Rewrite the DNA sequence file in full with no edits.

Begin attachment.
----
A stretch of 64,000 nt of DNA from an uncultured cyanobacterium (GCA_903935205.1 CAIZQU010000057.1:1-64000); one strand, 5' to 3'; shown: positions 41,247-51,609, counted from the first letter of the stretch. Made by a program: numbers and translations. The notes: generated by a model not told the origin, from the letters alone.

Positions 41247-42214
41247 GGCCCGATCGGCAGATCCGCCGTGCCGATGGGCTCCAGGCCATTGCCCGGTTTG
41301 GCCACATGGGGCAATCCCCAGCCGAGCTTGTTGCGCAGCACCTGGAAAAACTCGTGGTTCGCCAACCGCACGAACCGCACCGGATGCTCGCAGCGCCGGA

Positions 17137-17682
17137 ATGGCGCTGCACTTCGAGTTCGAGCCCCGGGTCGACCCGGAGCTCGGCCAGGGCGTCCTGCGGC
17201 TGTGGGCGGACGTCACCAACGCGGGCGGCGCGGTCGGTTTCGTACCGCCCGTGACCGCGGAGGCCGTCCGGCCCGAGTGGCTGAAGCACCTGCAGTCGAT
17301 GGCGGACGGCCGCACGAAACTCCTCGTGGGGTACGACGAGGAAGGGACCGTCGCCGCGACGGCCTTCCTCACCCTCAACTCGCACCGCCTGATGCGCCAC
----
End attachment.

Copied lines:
A stretch of 64,000 nt of DNA from an uncultured cyanobacterium (GCA_903935205.1 CAIZQU010000057.1:1-64000); one strand, 5' to 3'; shown: positions 41,247-51,609, counted from the first letter of the stretch. Made by a program: numbers and translations. The notes: generated by a model not told the origin, from the letters alone.

Positions 41247-42214
41247 GGCCCGATCGGCAGATCCGCCGTGCCGATGGGCTCCAGGCCATTGCCCGGTTTG
41301 GCCACATGGGGCAATCCCCAGCCGAGCTTGTTGCGCAGCACCTGGAAAAACTCGTGGTTCGCCAACCGCACGAACCGCACCGGATGCTCGCAGCGCCGGA

Positions 17137-17682
17137 ATGGCGCTGCACTTCGAGTTCGAGCCCCGGGTCGACCCGGAGCTCGGCCAGGGCGTCCTGCGGC
17201 TGTGGGCGGACGTCACCAACGCGGGCGGCGCGGTCGGTTTCGTACCGCCCGTGACCGCGGAGGCCGTCCGGCCCGAGTGGCTGAAGCACCTGCAGTCGAT
17301 GGCGGACGGCCGCACGAAACTCCTCGTGGGGTACGACGAGGAAGGGACCGTCGCCGCGACGGCCTTCCTCACCCTCAACTCGCACCGCCTGATGCGCCAC